Sensorial and volatile analysis of wines made from partially dehydrated grapes: An Ontario case study

Jennifer M. Kelly, Debra L. Inglis, Gary J. Pickering

Research output: Contribution to journalArticlepeer-review

Abstract

Winemaking in cool climate viticultural areas can pose challenges due to difficulties in achieving optimal ripeness from climatic conditions that tend to vary vintage-to-vintage. To stabilize quality, the use of partially dehydrated grapes has been indicated as beneficial to the production of high-quality wine (“appassimento” style) despite climatic variation. Postharvest wine grape dehydration is a complex process that involves the concentration or formation of sugars, aromas, and flavours. One of the quality challenges facing appassimento style winemaking is elevated levels of undesirable oxidation compounds. The aim of this study was to characterize wines made from a local yeast isolate, Saccharomyces uvarum CN1, which demonstrates limited osmotolerance and may have application to this wine style, as it is a known lower producer of such compounds. Wines made with CN1 were compared to wines made with the accepted commercial standard, S. cerevisiae, EC1118. Fermentations (n = 24) were established at three target starting sugar concentrations from dehydrated Cabernet franc grapes (24.5, 26.0, and 27.5°Brix) and a control (21.5°Brix) and were assessed for volatile organic compound (VOC) composition via gas chromatography-mass spectrometry (GC-MS). Wines also underwent quantitative descriptive analysis to identify and quantify sensory attributes by a trained panel (n = 11). Results show that the wines fermented with the yeast isolate contain significant differences in the concentrations of VOCs in the wines. Sensorially, the wines differed in intensity for a number of attributes, including red fruit aroma, black fruit flavour, and length of finish both within Brix treatments and amongst yeast strains. The most important differentiating factor amongst these wines was the combination of yeast strain at the highest starting sugar concentration (27.5°Brix). These findings may assist winemakers by informing the yeast strain choice for optimizing appassimento style wine quality in cool climates.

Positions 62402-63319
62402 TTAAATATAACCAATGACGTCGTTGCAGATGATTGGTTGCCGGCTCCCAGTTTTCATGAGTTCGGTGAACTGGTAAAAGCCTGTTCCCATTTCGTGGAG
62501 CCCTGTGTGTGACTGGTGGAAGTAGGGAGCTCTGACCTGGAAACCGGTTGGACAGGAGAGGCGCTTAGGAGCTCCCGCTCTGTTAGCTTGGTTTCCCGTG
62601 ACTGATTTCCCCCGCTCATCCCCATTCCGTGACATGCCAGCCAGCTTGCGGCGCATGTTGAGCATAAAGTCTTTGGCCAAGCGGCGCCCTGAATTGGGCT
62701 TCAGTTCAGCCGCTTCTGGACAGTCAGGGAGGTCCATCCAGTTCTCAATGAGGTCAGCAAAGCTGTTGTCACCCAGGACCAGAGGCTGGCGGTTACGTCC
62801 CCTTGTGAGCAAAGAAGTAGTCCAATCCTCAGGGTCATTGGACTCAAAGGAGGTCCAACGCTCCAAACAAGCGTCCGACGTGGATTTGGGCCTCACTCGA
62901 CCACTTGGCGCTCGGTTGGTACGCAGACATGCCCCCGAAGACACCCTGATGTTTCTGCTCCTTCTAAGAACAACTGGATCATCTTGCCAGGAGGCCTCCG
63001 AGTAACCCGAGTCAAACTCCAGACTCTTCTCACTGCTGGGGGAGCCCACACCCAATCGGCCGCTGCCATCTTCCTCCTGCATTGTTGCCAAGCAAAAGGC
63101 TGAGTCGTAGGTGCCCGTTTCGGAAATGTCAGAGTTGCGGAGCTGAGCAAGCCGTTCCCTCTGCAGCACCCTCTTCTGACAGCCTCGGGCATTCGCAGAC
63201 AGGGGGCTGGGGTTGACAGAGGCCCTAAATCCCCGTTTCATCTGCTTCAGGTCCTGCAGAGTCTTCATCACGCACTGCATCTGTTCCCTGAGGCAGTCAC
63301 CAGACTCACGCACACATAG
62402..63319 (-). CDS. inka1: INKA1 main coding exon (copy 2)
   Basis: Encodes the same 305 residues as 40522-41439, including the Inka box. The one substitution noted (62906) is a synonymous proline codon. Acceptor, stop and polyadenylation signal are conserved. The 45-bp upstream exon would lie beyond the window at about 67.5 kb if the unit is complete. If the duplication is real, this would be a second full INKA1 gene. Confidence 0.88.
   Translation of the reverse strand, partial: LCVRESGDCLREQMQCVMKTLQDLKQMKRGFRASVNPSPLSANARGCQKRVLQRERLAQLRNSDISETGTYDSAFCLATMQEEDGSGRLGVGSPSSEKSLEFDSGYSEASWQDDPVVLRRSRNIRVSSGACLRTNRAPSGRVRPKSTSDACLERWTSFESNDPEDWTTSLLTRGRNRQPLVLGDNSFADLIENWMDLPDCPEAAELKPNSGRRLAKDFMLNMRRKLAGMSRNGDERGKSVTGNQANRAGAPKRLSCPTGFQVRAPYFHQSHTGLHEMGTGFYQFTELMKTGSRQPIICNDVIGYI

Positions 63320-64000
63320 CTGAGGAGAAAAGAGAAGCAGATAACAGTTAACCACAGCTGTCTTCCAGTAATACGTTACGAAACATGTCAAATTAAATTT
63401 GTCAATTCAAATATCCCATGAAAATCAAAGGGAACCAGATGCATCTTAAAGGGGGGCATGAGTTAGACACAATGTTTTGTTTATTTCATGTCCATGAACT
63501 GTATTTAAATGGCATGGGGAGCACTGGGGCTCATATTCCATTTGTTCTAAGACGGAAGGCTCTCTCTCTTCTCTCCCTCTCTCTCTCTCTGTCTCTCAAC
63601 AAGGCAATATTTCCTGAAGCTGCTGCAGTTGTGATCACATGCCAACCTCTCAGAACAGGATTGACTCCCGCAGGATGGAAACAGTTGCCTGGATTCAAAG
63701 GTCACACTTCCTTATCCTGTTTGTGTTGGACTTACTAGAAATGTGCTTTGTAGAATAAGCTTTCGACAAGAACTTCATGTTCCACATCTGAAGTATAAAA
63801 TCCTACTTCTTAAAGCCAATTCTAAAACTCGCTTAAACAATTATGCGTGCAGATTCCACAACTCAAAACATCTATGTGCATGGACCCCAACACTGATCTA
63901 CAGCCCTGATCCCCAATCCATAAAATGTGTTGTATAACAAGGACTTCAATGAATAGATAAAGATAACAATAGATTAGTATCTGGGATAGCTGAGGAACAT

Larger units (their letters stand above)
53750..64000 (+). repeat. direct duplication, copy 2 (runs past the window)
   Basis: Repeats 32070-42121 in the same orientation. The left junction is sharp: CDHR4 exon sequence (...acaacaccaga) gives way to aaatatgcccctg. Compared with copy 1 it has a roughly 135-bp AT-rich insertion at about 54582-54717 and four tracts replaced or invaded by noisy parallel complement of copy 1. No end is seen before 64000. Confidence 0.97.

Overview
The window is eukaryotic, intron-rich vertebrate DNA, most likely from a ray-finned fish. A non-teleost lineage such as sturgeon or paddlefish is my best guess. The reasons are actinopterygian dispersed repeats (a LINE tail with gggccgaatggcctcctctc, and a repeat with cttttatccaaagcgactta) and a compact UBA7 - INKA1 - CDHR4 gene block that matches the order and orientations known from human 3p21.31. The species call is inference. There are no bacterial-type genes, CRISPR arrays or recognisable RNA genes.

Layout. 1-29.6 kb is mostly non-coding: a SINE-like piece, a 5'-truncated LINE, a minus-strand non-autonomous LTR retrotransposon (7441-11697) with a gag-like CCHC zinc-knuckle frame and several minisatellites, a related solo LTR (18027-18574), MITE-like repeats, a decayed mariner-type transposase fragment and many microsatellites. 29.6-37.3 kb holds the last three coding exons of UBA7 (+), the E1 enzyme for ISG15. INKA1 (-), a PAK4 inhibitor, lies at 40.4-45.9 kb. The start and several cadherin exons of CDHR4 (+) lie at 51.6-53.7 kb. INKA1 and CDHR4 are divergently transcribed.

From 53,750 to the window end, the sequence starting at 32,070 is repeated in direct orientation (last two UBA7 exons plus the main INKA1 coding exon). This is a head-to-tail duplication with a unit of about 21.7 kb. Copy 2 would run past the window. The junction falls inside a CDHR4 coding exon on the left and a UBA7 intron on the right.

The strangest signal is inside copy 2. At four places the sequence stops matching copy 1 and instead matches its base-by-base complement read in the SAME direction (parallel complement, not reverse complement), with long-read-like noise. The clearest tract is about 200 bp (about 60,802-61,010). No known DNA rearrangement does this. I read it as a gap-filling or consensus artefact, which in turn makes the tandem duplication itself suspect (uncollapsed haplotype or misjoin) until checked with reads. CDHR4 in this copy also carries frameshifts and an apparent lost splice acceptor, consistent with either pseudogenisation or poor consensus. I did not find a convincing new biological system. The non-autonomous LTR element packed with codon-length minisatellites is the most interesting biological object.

Original languageEnglish
Article number8861185
Pages (from-to)1-12
Number of pages12
JournalJournal of Food Quality
Volume2020
DOIs
Publication statusPublished - 24 Dec 2020

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